The coronavirus (COVID-19) pandemic has rendered many segments of the economy uninvestible. Many blue-chip market darlings from the pre-pandemic era have suddenly become clouded in a haze of uncertainty, rendering them closer to a speculation than an actual investment.
Warren Buffett bails on airline stocks — but that doesn’t mean you should
The airlines are a prime example of a previously investible industry that’s become more of a speculative bet in the era of the insidious coronavirus. Given the new slate of risks and uncertainties brought forth by the coronavirus pandemic, previously profitable airline stocks may not be right for a majority of investors like Warren Buffett, who have no desire to bet on all-or-nothing scenarios.
That’s a significant reason why Buffett cut his losses in the “Big Four” U.S. airlines in April.
Not only has the short- and medium-term thesis changed on firms at ground zero of the coronavirus crisis, but their long-term fundamentals have deteriorated. Whenever you’re dealing with a potential operational interruption than could span years, the original long-term thesis may no longer hold up.
And the survival of the airlines through this coronavirus typhoon? It’s not even guaranteed, as lockdowns and travel restrictions could occur intermittently for another few years in the race for a coronavirus vaccine.
Air Canada: airline stocks may be less investible, but they’re still worth betting on
That said, airline stocks like Air Canada (TSX:AC) may be a spec bet that’s worthy of making for youngsters who understand the risk/reward trade-off. Their fate, however, is directly tied to the coronavirus, making them nearly impossible to value here and now.
As long as investors understand that they’re essentially betting on the eradication of the coronavirus and that exogenous factors will almost entirely dictate the trajectory of the stock, only then should investors venture into airline stocks amid these unprecedented times.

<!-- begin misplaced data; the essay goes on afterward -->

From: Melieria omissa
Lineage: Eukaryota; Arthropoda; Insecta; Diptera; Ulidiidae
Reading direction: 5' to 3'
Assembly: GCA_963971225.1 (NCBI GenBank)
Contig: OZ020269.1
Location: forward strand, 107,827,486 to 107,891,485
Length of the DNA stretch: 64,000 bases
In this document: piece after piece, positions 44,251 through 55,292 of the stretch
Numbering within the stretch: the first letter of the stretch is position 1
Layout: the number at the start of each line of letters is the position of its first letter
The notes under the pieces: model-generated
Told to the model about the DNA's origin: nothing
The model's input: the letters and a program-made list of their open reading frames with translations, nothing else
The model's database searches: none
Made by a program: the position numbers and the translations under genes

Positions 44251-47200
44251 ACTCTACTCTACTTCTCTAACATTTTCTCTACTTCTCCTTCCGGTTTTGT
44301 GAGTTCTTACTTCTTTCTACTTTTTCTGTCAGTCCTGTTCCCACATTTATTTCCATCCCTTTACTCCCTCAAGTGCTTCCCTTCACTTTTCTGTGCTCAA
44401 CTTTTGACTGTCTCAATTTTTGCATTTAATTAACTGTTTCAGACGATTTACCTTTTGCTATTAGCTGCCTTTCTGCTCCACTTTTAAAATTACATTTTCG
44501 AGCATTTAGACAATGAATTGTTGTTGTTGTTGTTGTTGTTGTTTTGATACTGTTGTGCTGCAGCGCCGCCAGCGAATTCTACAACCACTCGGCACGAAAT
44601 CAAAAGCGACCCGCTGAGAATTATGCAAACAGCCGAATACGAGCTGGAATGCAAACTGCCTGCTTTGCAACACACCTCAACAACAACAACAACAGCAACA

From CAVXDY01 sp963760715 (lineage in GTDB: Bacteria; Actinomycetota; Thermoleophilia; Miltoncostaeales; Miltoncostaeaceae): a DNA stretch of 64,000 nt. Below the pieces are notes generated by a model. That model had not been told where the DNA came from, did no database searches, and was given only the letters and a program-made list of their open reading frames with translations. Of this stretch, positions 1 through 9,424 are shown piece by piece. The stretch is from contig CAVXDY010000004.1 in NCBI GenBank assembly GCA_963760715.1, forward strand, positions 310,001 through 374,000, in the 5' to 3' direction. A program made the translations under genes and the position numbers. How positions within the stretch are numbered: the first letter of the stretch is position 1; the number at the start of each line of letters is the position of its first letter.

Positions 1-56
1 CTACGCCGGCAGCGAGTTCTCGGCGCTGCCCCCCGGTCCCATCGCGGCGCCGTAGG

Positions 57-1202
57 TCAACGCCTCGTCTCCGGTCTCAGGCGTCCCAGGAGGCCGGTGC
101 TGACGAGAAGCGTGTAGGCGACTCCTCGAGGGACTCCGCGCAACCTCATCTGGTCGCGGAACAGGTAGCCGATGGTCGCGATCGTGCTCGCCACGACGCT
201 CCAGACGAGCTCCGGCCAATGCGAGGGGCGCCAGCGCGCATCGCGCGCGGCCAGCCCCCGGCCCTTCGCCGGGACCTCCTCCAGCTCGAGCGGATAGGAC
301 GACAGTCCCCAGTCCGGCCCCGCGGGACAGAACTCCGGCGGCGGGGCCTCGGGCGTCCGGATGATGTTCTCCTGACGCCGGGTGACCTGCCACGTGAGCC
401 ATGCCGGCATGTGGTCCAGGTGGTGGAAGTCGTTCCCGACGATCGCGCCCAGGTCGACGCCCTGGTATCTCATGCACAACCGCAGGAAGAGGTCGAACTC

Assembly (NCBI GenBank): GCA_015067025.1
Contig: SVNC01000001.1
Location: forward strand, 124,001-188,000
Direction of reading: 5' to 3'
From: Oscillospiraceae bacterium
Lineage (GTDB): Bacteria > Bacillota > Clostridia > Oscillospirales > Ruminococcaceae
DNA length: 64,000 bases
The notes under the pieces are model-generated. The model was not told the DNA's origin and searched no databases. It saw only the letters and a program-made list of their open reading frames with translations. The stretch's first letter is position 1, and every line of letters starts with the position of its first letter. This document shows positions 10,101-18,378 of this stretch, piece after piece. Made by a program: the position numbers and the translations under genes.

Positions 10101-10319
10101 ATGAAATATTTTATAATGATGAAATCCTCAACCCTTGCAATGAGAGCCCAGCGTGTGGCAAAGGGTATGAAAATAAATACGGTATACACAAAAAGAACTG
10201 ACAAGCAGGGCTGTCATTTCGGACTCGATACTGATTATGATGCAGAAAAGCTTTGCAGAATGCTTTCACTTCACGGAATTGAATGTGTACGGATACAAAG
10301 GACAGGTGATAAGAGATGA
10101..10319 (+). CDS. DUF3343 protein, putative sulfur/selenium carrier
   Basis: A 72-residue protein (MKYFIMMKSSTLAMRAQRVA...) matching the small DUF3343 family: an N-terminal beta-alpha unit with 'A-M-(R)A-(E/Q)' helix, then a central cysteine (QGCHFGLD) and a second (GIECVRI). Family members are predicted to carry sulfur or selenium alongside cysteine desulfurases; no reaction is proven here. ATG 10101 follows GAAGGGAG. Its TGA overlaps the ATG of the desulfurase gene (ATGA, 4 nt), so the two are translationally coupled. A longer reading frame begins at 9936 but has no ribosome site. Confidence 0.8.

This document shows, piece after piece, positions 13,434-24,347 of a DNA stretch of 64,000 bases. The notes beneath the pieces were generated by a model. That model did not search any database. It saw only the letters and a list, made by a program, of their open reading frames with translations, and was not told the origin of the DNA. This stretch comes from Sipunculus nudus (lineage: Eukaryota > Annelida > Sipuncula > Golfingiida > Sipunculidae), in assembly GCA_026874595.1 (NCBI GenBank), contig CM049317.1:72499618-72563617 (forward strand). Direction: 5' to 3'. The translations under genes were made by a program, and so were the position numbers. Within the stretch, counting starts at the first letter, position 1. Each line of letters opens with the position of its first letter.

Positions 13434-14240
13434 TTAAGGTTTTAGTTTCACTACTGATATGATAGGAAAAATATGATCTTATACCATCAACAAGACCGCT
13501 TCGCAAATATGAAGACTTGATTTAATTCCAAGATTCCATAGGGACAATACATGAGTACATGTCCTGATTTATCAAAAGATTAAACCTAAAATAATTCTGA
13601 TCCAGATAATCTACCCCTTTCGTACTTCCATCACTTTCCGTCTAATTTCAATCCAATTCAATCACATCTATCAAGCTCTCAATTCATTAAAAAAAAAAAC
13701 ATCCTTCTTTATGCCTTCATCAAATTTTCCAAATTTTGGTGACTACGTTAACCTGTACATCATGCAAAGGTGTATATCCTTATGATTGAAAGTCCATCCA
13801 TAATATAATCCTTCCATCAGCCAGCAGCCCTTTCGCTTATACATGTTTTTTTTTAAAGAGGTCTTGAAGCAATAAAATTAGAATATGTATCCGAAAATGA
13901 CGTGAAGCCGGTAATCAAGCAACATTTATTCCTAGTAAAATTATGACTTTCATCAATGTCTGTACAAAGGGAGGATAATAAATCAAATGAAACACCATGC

Just because Warren Buffett has lost faith in the commercial U.S. airlines doesn’t mean you should too. Buffett and Berkshire Hathaway still depend on the recovery of the air travel industry, with its 100% ownership of aircraft and engine component manufacturer Precision Castparts.
If you lack any exposure to the airlines, whether through flight simulators, part makers, or the airlines themselves, now wouldn’t be the most absurd time to place a bet on the industry that’s on the brink.
Yes, you’re venturing into the unknown, but if you’re young and able enough to stomach the risks, the rewards could be unfathomable.
Boeing CEO David Calhoun recently warned that “it will be years” before the air travel industry can return to pre-pandemic levels. If you’re a young investor with a time horizon of at least 10 years, it makes sense to scale into a position in a seemingly toxic airline stock like Air Canada after the recent carnage.
But be warned: being at ground zero of this pandemic is not for the faint of heart, so don’t bet what you’re willing to lose and scale into a position gradually over the next several months, rather than plowing a lump sum on a “risk-on” name such as Air Canada.
Stay hungry. Stay Foolish.
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This article represents the opinion of the writer, who may disagree with the “official” recommendation position of a Motley Fool premium service or advisor. We’re Motley! Questioning an investing thesis — even one of our own — helps us all think critically about investing and make decisions that help us become smarter, happier, and richer, so we sometimes publish articles that may not be in line with recommendations, rankings or other content.
Fool contributor Joey Frenette owns shares of Berkshire Hathaway (B shares). The Motley Fool owns shares of and recommends Berkshire Hathaway (B shares) and recommends the following options: long January 2021 $200 calls on Berkshire Hathaway (B shares), short January 2021 $200 puts on Berkshire Hathaway (B shares), and short June 2020 $205 calls on Berkshire Hathaway (B shares).